Was Sipho Jele murdered in a Swazi police cell?
In the bad old days of apartheid South Africa, protestors would often "commit suicide" or suffer "accidental death" in police custody. Steve Biko was probably the most famous victim.
Now it seems those days are back, just across the border in Swaziland. In that benighted country, Africa's longest lasting state of emergency sees a feudal monarchy preside over terrible poverty, gross inequality, and what USAID call "the world's most severe HIV/AIDS epidemic".
On May Day, Sipho Jele – who as well as being an opposition PUDEMO activist, was a member of the Swaziland Agricultural and Plantations Workers Union (SAPWU), part of the TUC’s sister national centre the SFTU - was arrested for wearing a political t-shirt, and charged under the discredited Suppression of Terrorism Act.
Three days later, Sipho’s family were told that he was 'found' hanged in his cell. The nature of his death and the fact that the family were told to bury him quickly and without informing his trade union or political colleagues are deeply suspicious.
TUC General Secretary Brendan Barber has protested to the Swazi High Commissioner in London, and the British High Commissioner in Pretoria (who covers Swaziland). Sipho’s family has now been provided with a lawyer, and we join them in calling for an independent investigation into the circumstances of Sipho Jele’s death, including an autopsy by an independent pathologist. If it is found that his death was suspicious, those responsible must be identified and brought to trial.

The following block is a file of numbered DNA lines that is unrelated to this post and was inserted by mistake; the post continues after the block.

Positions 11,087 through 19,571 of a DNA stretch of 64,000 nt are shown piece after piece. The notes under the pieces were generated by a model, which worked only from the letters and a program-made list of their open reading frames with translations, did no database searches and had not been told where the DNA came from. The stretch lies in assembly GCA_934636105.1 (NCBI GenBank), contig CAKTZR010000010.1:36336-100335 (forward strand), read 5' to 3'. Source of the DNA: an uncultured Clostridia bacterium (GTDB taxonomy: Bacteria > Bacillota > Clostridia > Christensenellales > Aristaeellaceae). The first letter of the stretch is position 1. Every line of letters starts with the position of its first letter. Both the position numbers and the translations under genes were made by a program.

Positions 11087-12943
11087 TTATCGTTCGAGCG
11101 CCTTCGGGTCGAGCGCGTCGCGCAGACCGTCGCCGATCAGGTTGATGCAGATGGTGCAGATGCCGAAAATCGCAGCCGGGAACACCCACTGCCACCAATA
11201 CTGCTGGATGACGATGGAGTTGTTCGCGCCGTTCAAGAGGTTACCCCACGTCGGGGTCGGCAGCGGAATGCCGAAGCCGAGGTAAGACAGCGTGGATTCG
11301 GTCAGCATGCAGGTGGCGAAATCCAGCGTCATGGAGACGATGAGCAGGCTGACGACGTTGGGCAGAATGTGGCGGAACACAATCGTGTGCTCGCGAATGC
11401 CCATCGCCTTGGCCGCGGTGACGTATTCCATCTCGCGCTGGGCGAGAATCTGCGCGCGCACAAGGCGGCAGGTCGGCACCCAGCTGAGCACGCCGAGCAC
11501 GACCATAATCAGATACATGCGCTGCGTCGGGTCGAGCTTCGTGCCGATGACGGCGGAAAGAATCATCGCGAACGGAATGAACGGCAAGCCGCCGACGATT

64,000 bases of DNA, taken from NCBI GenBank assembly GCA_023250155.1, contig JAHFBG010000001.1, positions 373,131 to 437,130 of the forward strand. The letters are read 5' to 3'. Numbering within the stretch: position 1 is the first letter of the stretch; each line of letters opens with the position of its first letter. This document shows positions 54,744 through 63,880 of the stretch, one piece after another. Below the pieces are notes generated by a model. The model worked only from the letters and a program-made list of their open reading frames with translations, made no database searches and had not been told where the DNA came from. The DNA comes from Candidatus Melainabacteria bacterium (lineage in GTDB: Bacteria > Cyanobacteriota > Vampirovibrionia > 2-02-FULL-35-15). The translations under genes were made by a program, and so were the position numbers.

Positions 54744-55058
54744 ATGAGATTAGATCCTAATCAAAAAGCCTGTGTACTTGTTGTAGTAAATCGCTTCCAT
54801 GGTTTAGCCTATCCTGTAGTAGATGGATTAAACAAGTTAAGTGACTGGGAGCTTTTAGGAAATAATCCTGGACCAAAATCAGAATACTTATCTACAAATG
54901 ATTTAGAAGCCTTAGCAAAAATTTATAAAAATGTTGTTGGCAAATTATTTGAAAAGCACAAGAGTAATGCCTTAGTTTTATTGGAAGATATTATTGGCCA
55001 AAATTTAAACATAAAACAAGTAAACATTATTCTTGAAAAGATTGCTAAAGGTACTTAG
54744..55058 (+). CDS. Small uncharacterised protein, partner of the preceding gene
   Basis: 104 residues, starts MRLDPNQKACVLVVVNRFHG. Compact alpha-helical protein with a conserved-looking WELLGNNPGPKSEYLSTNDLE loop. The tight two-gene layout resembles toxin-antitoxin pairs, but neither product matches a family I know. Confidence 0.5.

The Swaziland Federation of Trade Unions and the Swaziland National Association of Teachers are planning a protest march next week to the Prime Minister’s office to protest against the brutal death of Sipho Jele while in police custody and the general human rights abuse by the state’s security agents. The Government of Swaziland must allow that march to take place unmolested – something that would be rare in that unfortunate country.
Our blogs are written by Amnesty International staff, volunteers and other interested individuals, to encourage debate around human rights issues. They do not necessarily represent the views of Amnesty International.